We sort of gave up at this point and headed back west down I-76 into Colorado. We encountered a few storms, but none worth stopping to shoot lightning from. We had dinner at Sonic in Sterling, Colorado and were home before midnight.

Though the storms were less than loose, it was a really fun day. Thanks to Tony for the ride and for putting up with my political manifesto on the way home.

Mileage: 629


Wednesday, August 19, 2009

2009 Storm Chase 34 Report - August 9th - Quite The Show

This year has been so busy around here storm-wise, that it's rather hard to keep up. A day that would normally get your attention becomes just another stormy day. The year has been unprecedented. I usually spend Sunday evenings at my aunt & uncle's house up in Thornton and this Sunday was no exception.

Hanging out after dinner, my cousin came in and said that it was raining. During the baseball game earlier that day, I had remarked to a meteorologist friend that we'd see some storms that night, the cap breaking late. And sure enough, it did. A disorganized supercell formed right over the metro and slowly moved east. I was able to hit the market to get some extra batteries before pursuing and was able to keep up with it for the most part. I stopped at 136th & Holly in Thornton for a few pictures, but was using my backup tripod as my primary had met its end under the tire of my Ford Exploder a few days before. I managed to salvage one shot that wasn't blurry from this set:

I moved on from there out east and ended up finally stopping at 120th Ave. and Imboden Road, out in rural Adams County, northeast of DIA. I shot for a long while here, as the lightning show was amazing. I experimented with different settings and adjusted my tripod such that I could get the best shots without it moving.

Unfortunately, it didn't always work out as planned. For whatever reason, I decided to turn my camera down the road I was on instead of on the storms to my east. With the first exposure, I caught a massive positive discharge out of the side of the tower. There may or may not have been some hootin' and hollerin', hollerin' and hootin'. Upon zooming in however, I found that the foreground was blurry ... ruining what for me was an exceptional capture. It's still nice ... but could have been great.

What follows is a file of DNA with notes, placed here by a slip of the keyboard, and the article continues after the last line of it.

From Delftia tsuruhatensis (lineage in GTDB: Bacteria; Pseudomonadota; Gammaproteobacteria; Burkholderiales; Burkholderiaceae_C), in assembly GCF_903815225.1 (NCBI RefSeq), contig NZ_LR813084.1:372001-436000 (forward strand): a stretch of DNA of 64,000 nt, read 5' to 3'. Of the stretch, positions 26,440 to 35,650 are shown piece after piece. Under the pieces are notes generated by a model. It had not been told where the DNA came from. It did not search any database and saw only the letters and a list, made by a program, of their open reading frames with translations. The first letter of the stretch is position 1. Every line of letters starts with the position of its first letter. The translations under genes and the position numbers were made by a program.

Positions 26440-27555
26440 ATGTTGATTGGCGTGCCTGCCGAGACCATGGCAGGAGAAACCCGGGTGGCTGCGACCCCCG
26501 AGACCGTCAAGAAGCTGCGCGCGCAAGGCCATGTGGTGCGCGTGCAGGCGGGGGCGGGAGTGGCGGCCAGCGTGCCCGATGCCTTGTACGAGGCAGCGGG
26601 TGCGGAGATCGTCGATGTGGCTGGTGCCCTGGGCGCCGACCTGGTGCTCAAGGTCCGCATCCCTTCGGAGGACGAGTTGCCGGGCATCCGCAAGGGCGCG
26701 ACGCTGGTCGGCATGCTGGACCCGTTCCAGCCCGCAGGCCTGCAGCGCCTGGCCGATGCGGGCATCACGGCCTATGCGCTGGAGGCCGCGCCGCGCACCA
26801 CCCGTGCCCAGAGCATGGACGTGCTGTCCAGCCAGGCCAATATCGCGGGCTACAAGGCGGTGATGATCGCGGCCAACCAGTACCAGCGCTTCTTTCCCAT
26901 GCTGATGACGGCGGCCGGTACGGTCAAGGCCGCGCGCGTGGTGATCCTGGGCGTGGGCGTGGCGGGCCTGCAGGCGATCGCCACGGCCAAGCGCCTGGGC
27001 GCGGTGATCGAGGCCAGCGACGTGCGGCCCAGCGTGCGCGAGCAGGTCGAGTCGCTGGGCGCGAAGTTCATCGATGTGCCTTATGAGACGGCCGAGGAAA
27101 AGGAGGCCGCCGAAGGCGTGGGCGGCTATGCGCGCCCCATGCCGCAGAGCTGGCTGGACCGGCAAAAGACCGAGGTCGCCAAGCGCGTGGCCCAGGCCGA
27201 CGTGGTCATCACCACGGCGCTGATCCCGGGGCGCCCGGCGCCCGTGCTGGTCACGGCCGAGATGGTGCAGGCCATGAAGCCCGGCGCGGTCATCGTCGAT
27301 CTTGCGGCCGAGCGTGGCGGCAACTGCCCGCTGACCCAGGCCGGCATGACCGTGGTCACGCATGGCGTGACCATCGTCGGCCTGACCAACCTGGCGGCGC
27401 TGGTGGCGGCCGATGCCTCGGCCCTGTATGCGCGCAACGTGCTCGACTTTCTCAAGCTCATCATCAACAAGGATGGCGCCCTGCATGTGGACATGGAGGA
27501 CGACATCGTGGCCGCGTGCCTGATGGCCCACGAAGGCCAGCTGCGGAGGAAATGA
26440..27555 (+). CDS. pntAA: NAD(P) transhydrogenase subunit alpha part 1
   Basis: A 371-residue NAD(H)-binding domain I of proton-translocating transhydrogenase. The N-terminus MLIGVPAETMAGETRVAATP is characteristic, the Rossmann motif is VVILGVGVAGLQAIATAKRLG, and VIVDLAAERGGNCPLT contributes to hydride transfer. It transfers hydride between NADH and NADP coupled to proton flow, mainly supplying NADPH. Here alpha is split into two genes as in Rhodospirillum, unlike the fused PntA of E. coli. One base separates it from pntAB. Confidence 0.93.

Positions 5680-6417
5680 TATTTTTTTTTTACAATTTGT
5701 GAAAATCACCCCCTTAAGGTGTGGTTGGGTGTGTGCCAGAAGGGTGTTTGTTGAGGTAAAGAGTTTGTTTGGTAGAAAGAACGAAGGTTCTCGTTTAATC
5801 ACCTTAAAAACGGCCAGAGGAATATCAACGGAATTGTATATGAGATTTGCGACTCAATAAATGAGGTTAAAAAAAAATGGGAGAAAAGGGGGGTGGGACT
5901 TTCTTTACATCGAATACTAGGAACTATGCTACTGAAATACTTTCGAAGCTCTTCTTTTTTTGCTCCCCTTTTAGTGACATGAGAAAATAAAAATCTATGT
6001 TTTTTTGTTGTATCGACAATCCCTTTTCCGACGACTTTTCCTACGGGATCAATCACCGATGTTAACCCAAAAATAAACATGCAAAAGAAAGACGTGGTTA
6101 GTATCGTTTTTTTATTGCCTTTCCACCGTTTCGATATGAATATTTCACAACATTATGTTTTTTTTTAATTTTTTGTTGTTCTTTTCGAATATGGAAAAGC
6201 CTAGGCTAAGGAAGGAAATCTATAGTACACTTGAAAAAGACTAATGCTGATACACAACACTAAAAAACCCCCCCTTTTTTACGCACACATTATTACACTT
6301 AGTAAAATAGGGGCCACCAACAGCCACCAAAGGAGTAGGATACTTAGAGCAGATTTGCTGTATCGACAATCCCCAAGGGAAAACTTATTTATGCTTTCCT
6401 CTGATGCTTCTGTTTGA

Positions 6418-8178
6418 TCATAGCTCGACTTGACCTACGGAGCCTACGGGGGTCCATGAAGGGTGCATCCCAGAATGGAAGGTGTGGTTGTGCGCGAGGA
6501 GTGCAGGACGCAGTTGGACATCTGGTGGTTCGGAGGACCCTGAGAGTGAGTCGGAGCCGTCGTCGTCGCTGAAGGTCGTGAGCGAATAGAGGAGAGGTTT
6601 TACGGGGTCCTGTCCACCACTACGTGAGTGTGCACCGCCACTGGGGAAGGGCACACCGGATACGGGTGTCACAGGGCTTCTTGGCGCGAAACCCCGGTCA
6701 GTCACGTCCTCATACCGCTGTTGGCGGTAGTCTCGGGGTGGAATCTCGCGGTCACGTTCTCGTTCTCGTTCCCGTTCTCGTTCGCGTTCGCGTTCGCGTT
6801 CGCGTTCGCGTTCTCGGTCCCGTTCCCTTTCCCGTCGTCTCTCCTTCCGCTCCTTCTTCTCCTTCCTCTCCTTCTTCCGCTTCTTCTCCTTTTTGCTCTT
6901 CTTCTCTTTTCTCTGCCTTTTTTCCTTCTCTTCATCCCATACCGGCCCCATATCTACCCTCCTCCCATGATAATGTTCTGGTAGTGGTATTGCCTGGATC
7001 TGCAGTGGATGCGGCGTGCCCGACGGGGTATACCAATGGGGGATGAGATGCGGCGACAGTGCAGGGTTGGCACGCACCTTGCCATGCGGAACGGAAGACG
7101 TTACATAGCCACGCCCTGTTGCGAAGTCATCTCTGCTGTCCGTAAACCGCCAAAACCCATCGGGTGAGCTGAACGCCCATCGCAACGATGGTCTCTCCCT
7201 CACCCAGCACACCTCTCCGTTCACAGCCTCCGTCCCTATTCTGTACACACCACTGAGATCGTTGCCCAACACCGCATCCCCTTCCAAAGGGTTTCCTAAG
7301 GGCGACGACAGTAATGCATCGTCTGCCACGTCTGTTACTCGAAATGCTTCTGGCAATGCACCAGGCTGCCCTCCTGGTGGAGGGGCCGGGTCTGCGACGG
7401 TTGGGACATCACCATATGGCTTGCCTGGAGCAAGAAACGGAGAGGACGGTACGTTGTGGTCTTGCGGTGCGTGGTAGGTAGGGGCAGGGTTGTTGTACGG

Storms continued to develop to the south and move east, so I had plenty to watch. Though the mosquitoes were bothersome, I lingered until the bolts started getting more distant and caught a lot of strikes.

(The air traffic around the airport always makes for interesting photos)

And finally, my route:

Mileage: 64


Tuesday, August 18, 2009

Kind Of Like Depressing Weather

So, the weekend of August 7-10, I went to all four Chicago Cubs @ Colorado Rockies games here at Coors Field. On the first night, I went with my family (father, mother, sister) and we sat low in the outfield (left). The Cubs lost that game. On the second, I sat in the upper deck on the third base side, but close to hope plate with my old roomies Katherine and Jami. The Cubs pulled that one out by a run ... and I got to see a couple homers. On the third game, I went with a couple friends and we sat very low near the left field foul pole. The Cubs got crushed. The fourth, I enjoyed with Tony Laubach and we sat in the mezzanine in right field. The Cubs were even worse in this one, letting Troy Tulowitzki hit for the cycle (though the triple SHOULD have been ruled an error) ... but bad play by the Cubs anyway.

So, I've now seen 7 Rockies Vs. Cubs games and the Cubs have only won one. *sigh* "There's always next year".

Anyway, a few pics:

Soriano is easily distractable.

Lou getting booted from game 3. (He had a valid case ... it was a bad call)



Monday, August 17, 2009

Rare Mountain Supercell Batters Butte, Montana with Hail (August 6th, 2009)

UPDATED (See bottom)

While on vacation, I noticed that up in my home town (Butte, MT), quite the hail storm was going on. It wasn't until after getting back home (to Denver) that I was able to piece things together.